Celtic Folklore: The Lady of the Fan Lake
Just as there are mermaids in the sea there are ladies of the lakes in Celtic folklore. Vivienne, the famous Lady of the Lake from the legends of King Arthur, is one, here is another almost as famous:
A young man was walking along the side of a lake when he saw out upon the water a beautiful woman. She was not swimming but walking on the water. With a smile on her face she came toward the young man, who had no idea what to say to her. In his hand he had a piece of bread left over from his lunch, and he raised his hand as if to offer it to her. She looked at the bread and said, “Hard baked bread will never win me." Then she turned and dove into the lake.
The young man returned home to his mother and told her the story of the beautiful lady and her strange remark. Obviously, he was already in love with her and his mother offered him some advice, “When you go to the lake tomorrow, bring a piece of unbaked bread with you, and offer it to her." As far as I know, bread has does not have any magical properties or special meanings in Celtic folklore. The next day the man set off with the unbaked bread and looked for the lady all day. Finally, at sunset, he saw her and offered her the bread. "Unbaked bread will never win me," she said, and again disappeared into the lake.
On the third day, the man came again to the lake but the lady did not appear. The next day he looked for her as well but was unsuccessful. On the day after that he saw her again, and this time he offered her bread that had been soft-baked. She accepted his gift and they sat down to a nice little chat. Notice again the magical significance of the number 3 in Celtic folklore. Overcome with her beauty he asked for her hand in marriage. At first she demurred, but in the end agreed on one condition: if he were ever to strike her three times without cause she would leave him forever. The young man accepted. Bargains such as this with magical beings are common in Celtic folklore.
Turning from him, she vanished into the lake. The young man was in turmoil and looked all over for her. A sound from the water caused him to look out over the lake where he saw an old man standing calmly. The old man walked up to him and spoke. "You wish to marry my daughter, and I will agree to the wedding if you can pass this test." He waved his hand, and two women appeared on the surface of the lake. They were identical, both appearing exactly like his beloved. The old man said, “You must pick which one is your bride. If you choose correctly, you may marry her. If you do not you will never see her again." In this type of Celtic folklore, called a Wonder Tale, the hero is always tested in some way.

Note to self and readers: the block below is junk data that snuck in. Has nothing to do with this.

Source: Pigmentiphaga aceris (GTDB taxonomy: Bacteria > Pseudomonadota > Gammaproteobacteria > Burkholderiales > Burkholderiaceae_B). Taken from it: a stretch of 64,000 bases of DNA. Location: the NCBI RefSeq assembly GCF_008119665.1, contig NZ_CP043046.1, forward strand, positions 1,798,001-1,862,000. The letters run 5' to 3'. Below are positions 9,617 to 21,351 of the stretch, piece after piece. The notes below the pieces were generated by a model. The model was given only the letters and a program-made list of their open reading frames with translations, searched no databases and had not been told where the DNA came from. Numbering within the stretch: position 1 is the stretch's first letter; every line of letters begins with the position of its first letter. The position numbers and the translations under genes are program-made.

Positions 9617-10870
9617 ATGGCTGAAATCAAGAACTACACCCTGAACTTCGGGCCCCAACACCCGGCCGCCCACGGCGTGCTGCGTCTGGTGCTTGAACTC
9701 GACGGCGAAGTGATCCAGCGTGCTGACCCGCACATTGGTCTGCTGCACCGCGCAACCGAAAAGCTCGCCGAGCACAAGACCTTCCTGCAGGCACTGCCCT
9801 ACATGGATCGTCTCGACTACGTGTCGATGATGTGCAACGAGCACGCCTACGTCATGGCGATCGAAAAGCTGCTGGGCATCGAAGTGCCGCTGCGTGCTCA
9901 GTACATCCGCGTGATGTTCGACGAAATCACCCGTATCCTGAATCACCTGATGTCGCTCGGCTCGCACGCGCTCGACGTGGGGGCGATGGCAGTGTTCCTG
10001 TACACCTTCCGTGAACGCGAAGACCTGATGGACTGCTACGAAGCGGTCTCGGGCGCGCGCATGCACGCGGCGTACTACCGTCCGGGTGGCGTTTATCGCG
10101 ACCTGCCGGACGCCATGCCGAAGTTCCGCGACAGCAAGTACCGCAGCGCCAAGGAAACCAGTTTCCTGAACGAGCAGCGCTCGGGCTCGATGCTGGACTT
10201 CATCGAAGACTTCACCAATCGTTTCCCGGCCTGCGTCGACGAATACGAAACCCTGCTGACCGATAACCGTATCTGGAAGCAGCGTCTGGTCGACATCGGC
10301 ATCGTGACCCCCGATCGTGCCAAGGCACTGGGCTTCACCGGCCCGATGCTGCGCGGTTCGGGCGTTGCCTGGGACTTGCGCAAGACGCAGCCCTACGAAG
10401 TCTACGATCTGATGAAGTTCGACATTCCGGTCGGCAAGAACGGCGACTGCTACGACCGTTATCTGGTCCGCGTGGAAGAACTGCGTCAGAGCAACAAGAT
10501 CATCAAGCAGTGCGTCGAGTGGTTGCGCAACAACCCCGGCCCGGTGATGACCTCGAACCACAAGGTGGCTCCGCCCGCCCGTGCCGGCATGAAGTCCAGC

The young man studied both women carefully. The were exactly alike in all ways. The same face, the same clothes, the same blond hair. He had no idea which to choose, when one put her foot slightly forward. The young man noticed that their shoes were tied in slightly different ways. He had noticed his beloved's beautiful feet, and the way she tied her shoes, and picked her out instantly from the pair. "You have chosen well,” said the old man. "She will be your wife." As a wedding gift the old man gave the young couple several herds of cattle, sheep and goats. Like mermaids in Celtic folklore, lake ladies usually come from well-to-do families.
The man took his new wife home and they lived happily together for several years when, one day, they were to go to a christening. The origins of Celtic folklore are pagan but the stories exist side by side with Christianity. The lake lady acted very strange and obviously did not want to go. She said it was too far to walk. The young man said she could ride a horse. "Very well, but please fetch my gloves from the house,” she said. When the man returned the lake lady had still not moved. "Come on,” he said. "Let's go!" And he hit her playfully with the gloves. She reminded him of his promise to never strike her, and of the consequences if he did so.
Some time later, the couple were invited to a wedding. The lake lady cried all through the ceremony and annoyed everyone. "What is the problem?” the young man asked. She explained,” When one gets married one is entering into troubles." He slapped her lightly on the back and told her not to be so pessimistic. "Your troubles are also just beginning. You have struck me twice, do not do it again." In Celtic folklore, as in real life, marriage is not easy.
Many years later, after all their children had grown, the now elderly couple were at a funeral. There the lake lady laughed and was obviously quite joyful. "What are you doing?” the man asked, touching her shoulder. "I am happy because when people die they leave all their troubles." Then she stood and said,” The last blow has been struck. I must leave you now." The lake lady left the church and walked to the lake. Behind her the herds of cattle, sheep and goats followed. All vanished into a mist that floated above the waters of the lake.
The fate of the lake lady's husband has been lost to history, but Celtic folklore says that she appeared many times to her children. She imparted to them great medical knowledge and they became famous physicians.